Editor’s Note: URLs for websites discussed in this essay appear in a Resources List on page 70.
A discussion of the possibilities available for having students use data sources beyond the textbook to explore Bangladesh’s demographic challenges.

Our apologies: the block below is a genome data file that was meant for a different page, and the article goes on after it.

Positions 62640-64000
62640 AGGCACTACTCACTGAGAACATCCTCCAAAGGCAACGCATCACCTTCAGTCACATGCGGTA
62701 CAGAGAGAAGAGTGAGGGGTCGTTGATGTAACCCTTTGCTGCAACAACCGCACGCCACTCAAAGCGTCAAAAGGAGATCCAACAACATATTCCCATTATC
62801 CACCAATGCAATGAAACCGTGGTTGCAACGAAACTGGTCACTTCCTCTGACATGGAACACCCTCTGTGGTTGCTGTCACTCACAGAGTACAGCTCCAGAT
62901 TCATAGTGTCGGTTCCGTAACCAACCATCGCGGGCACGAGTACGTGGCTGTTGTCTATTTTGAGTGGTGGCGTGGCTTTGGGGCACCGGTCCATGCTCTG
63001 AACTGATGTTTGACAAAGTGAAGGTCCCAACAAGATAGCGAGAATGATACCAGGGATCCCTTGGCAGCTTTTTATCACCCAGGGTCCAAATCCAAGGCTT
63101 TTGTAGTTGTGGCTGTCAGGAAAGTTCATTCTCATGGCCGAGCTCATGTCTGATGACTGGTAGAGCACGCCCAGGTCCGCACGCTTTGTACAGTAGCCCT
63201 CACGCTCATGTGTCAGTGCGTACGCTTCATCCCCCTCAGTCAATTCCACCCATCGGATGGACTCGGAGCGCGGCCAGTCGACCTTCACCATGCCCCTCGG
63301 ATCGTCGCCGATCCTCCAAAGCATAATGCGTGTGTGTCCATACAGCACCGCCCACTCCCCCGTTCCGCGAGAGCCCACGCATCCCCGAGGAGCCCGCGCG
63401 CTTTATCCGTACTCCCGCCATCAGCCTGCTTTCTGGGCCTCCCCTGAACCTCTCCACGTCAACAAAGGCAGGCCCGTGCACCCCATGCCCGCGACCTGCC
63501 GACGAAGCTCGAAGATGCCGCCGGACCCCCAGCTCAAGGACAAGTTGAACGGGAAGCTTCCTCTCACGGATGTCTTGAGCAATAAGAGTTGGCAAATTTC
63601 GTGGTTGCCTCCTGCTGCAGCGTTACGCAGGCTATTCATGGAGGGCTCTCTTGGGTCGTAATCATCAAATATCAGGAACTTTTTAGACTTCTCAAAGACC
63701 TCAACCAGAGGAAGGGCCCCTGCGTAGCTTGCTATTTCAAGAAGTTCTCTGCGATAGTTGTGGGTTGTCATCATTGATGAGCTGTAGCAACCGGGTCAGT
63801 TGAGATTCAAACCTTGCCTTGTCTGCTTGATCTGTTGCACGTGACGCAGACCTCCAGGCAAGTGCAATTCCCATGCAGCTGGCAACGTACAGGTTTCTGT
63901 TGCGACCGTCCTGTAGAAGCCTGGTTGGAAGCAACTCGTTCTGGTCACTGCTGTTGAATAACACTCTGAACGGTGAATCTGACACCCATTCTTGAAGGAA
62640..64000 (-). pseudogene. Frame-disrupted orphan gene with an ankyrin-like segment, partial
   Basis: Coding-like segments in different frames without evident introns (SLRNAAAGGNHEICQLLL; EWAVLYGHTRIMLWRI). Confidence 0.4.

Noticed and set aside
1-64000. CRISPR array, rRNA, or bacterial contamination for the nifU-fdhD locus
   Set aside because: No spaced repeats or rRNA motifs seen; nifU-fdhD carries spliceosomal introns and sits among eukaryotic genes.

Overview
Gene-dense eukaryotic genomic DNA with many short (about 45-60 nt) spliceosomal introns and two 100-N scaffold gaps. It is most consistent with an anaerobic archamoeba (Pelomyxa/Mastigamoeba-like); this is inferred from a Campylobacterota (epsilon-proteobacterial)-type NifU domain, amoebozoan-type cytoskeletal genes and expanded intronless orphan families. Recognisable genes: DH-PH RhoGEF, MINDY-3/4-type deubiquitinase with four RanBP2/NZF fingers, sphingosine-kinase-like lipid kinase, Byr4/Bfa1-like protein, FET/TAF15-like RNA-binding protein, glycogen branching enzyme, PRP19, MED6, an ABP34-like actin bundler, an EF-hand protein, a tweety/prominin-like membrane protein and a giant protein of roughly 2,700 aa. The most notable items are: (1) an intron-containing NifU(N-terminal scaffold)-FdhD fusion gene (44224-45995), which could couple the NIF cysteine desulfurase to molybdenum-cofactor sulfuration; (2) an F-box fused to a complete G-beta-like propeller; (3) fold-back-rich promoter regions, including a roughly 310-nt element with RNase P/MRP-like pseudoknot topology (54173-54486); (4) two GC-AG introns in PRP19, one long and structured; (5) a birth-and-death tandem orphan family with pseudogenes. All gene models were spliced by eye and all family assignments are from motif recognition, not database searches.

In demographic studies, much discussion in academic circles centers around either the challenges faced by aging populations in places such as Japan, Germany, or Italy, or the impacts of pronatal and antinatal policies (policies meant to increase or decrease birthrate), such as China’s One-Child Policy or Australia’s Baby Bonus. With a population in excess of 165 million, Bangladesh is currently the world’s eighth-most populous nation, yet remains largely unknown and misunderstood outside of South Asia. With a growing economy and extended diaspora across the United Kingdom, the Gulf States, North America, and Australia, it is a nation that has undergone tremendous change in terms of its population composition, size, and density. Despite being one of the world’s most populous nations, Bangladesh is often overlooked in demographic discussions, perhaps because educators and scholars have a common misconception there is a lack of teaching resources. We disagree. Given its growing international relevance and parallels to similar nations transitioning from rapid population growth to growing economic prosperity and stability, Bangladesh offers a fascinating glimpse into the changing global population of the future. In sub-Saharan Africa, fertility rates and population growth remain high; by contrast, the Bangladeshi government, through a range of initiatives, has made significant inroads into stabilizing growth. This, in turn, creates a double-edged sword; steadier growth has facilitated economic growth, but has also placed increasing pressure on the natural environment.